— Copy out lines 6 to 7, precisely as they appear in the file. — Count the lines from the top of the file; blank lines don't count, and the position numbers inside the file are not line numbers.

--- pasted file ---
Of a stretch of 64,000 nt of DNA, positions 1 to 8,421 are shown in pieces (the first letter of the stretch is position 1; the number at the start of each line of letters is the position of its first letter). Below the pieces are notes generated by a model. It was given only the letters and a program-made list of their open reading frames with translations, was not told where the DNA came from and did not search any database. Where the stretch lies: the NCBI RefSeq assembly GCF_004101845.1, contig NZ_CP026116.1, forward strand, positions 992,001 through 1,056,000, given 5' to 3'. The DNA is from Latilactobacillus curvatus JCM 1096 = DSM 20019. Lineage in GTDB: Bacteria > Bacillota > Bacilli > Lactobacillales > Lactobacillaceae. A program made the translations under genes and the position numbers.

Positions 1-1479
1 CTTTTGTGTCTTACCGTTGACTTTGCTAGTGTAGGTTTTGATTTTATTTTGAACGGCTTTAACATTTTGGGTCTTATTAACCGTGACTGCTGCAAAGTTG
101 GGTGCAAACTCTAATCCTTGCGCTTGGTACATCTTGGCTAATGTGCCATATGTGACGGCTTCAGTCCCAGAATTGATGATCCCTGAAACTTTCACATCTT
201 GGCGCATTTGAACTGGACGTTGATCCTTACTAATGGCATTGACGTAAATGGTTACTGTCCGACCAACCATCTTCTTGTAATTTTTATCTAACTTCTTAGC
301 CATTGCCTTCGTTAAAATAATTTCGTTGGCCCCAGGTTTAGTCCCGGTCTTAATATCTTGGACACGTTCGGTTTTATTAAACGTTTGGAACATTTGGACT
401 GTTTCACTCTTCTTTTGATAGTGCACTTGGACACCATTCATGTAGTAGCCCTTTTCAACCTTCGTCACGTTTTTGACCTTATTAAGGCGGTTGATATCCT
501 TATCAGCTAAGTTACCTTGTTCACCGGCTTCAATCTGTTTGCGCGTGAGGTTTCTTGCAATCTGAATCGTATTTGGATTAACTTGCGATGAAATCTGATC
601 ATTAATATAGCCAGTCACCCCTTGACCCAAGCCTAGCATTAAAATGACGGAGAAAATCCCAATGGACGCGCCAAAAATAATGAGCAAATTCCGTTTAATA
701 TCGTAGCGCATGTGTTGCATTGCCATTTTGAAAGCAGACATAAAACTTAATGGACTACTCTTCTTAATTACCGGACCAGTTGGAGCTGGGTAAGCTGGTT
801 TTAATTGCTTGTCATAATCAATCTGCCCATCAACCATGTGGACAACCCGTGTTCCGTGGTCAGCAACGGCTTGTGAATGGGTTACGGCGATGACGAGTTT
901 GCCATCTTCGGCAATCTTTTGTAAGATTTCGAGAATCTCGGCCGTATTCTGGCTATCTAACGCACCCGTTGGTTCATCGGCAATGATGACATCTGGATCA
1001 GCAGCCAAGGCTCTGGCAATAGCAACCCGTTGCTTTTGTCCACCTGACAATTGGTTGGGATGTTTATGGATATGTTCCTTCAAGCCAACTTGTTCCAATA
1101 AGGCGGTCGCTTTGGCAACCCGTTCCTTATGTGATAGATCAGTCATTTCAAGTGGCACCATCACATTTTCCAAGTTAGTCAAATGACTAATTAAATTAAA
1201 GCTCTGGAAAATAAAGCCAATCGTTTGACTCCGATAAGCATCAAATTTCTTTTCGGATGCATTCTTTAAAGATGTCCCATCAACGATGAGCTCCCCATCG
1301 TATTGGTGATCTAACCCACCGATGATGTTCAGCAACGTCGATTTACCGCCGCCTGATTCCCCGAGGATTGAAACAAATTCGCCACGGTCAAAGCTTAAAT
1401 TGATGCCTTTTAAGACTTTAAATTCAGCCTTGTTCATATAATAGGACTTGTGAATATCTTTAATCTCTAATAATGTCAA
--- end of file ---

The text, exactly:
301 CATTGCCTTCGTTAAAATAATTTCGTTGGCCCCAGGTTTAGTCCCGGTCTTAATATCTTGGACACGTTCGGTTTTATTAAACGTTTGGAACATTTGGACT
401 GTTTCACTCTTCTTTTGATAGTGCACTTGGACACCATTCATGTAGTAGCCCTTTTCAACCTTCGTCACGTTTTTGACCTTATTAAGGCGGTTGATATCCT